But there is no communion without mission. That’s why we’re hearing repeatedly this weekend: “Out to the margins! Out to the peripheries!” By its nature, discipleship drives us to go out, often far from home, to bring the gospel to others.
But mission isn’t only about going out. There is also a coming back. This is a point I want to tease out here in Orlando. There is a coming back from the periphery that enriches the communion of the Church. On coming back, the missionary disciple himself is formed and re-formed through his relationships with other believers, through participation in the Church’s sacramental life, and through immersion in the Word of God.
Fr. Aquinas: You are an auxiliary bishop of a major urban diocese. What does missionary discipleship look like in Queens and Brooklyn?
Bishop Massa: The Brooklyn diocese has a very interesting history. We were the port that received generations of immigrants to America. They came to Ellis Island, and many of them made their way from New York Harbor right into Brooklyn and Queens. From the mid 1800s all the way to Vatican II, the diocese possessed very large immigrant parishes.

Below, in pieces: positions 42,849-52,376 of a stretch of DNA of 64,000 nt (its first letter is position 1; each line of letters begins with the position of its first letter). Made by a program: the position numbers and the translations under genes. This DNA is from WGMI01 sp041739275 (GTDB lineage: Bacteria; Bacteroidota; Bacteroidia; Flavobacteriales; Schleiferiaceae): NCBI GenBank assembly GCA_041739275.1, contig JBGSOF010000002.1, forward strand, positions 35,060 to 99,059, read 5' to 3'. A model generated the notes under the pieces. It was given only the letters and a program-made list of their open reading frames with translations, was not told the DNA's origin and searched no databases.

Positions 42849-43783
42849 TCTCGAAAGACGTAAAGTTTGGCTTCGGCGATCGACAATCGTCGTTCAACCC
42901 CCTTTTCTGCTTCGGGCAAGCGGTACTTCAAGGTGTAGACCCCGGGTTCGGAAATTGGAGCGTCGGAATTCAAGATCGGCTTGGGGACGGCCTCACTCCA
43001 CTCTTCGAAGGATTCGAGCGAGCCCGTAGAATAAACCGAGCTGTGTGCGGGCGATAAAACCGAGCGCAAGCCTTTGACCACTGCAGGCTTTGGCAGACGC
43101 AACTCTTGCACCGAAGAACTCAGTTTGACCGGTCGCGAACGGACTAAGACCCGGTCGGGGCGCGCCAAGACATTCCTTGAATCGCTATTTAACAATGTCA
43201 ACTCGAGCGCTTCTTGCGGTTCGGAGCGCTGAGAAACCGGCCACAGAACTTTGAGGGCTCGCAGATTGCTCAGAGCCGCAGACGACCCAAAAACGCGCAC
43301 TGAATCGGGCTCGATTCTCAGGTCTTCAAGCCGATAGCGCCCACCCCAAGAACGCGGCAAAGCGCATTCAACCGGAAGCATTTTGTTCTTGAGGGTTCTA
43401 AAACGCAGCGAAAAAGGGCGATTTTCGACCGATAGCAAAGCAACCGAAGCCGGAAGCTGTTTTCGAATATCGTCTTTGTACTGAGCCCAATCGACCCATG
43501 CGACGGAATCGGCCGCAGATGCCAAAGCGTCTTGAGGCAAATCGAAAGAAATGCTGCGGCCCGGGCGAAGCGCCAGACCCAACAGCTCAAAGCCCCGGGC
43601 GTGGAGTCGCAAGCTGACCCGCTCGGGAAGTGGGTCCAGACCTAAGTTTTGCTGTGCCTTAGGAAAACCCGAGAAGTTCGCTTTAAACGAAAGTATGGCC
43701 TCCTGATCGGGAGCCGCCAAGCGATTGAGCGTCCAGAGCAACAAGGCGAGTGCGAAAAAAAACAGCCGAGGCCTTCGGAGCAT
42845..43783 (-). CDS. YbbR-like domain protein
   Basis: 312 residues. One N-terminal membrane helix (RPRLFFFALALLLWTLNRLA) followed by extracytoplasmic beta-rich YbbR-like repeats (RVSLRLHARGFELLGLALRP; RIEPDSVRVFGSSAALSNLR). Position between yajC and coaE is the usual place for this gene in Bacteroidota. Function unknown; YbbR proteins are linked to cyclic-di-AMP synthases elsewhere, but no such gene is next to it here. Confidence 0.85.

Since then, things have changed. Now, we have a changing demographic. New immigrants are coming from countries that are not traditionally Christian or Catholic—from the Middle East, from Asia, and elsewhere. This gives us plenty of opportunity for evangelization and interreligious bridge building.
Another opportunity for evangelization, which is also a challenge, is the large number of young people moving into Brooklyn and Queens. These are the hipsters, who have settled principally in Williamsburg, Park Slope, and Astoria. These areas are teaming with young people. By and large, these young people make up that segment of the population often referred to as the “nones,” the religiously unaffiliated. Many of them are former Catholics. We are trying to reach out to them, particularly through campus ministries and other creative parish programs. But, it’s a real challenge.
Fr. Aquinas: Regarding outreach to young adults, what do you find that works? Is it appeals to the head, appeals to the heart, or some combination of both?